The High Court has rejected an anti-abortion group's argument that an abortion clinic was wrongly granted a licence.
Right to Life New Zealand said the Abortion Supervisory Committee wrongly granted the New Zealand Family Planning Association a licence to carry out abortions at a Tauranga clinic in 2013.
Right to Life also said the committee was wrong to grant the clinic annual renewals this year and last year.
The Family Planning Association (FPA) clinic had a limited licence and only carried out medical abortions and not surgical abortions.
In February 2014, the licence was renewed but tweaked, and the Tauranga clinic was authorised to carry out early medical abortions, for women in the first nine weeks of pregnancy only.
Right to Life (RTL) sought several declarations, including one that the committee had no power to issue FPA a licence limited to the first nine weeks of pregnancy.
And RTL said the law did not allow licences limited to medical abortions only.
When first granting the licence, the committee noted the nearest abortion clinic was at Thames Hospital, a clinic only performing surgical abortions.
The High Court heard licences were automatically renewed unless a clinic was found to have not complied with the Contraception, Sterilisation, and Abortion (CSA) Act.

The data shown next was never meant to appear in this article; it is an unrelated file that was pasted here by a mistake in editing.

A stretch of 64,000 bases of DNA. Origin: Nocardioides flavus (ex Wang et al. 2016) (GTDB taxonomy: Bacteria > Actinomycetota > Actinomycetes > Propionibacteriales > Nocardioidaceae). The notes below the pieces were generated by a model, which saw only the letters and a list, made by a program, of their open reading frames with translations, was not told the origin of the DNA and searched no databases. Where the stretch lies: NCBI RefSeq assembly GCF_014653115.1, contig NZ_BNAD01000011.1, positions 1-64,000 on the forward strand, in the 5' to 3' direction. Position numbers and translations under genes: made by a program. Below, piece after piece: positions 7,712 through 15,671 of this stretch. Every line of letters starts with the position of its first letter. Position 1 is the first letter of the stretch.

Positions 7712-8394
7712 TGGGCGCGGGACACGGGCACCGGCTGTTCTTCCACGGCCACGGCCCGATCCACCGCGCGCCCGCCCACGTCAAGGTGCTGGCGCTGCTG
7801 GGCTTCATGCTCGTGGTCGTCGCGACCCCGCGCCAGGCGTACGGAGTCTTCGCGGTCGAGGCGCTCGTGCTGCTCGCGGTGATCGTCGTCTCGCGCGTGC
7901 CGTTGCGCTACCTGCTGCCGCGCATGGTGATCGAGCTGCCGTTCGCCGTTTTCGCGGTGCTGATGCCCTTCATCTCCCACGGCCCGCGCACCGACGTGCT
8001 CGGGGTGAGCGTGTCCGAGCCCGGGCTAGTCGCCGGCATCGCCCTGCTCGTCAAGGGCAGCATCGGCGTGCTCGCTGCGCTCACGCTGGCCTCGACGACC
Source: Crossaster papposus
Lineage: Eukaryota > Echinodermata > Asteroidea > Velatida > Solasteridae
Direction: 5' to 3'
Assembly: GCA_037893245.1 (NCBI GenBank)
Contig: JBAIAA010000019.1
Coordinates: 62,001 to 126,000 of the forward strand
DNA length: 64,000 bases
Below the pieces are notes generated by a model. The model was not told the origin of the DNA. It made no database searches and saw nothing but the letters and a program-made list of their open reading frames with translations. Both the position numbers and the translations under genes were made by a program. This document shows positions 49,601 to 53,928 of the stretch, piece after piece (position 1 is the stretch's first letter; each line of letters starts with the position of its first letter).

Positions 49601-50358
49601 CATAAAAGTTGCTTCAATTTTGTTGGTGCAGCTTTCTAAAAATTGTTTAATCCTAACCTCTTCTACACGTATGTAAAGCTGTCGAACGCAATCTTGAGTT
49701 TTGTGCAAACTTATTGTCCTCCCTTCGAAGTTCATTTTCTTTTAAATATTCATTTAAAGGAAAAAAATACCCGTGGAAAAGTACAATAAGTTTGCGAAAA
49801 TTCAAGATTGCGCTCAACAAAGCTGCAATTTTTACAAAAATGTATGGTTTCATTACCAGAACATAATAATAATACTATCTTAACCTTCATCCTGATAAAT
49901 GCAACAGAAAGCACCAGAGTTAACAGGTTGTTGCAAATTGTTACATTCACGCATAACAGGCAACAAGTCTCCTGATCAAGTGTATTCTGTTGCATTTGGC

In a judgement released today, Justice Joseph Williams said according to the CSA Act, only parties dissatisfied with the refusal to grant a licence could appeal to the High Court.
"No party aggrieved by the grant of a licence (such as RTL) has any appeal right."
Justice Williams said Right to Life could have brought proceedings in a judicial review.
The committee's barrister Wendy Aldred said RTL had no direct or personal interest in the case.
But Justice Williams said the High Court previously found "credible purpose-based organisations" did have standing in respect of "instruments affecting their purpose".
He found RTL had standing, and the case proceeded.Right to Life's barrister Peter Mckenzie QC said some of FPA's own literature highlighted risks associated with early medical abortion.
The court heard the clinic had arrangements to transfer patients to Tauranga Hospital in case of emergencies.
Justice Williams said there was no evidence the facilities and arrangements related to the clinic's procedures were unsafe.
Ultimately the judge declared that the limited licence renewals for this year and last were unlawful, in that they used the phrase "within the first nine weeks (up to and including 63 days of pregnancy)".
But Justice Williams said the correct wording for limited licences had to be "only during the first 12 weeks of pregnancy".
He did not void the licence, saying the unlawful wording could be changed and immediately substituted.
Costs were reserved.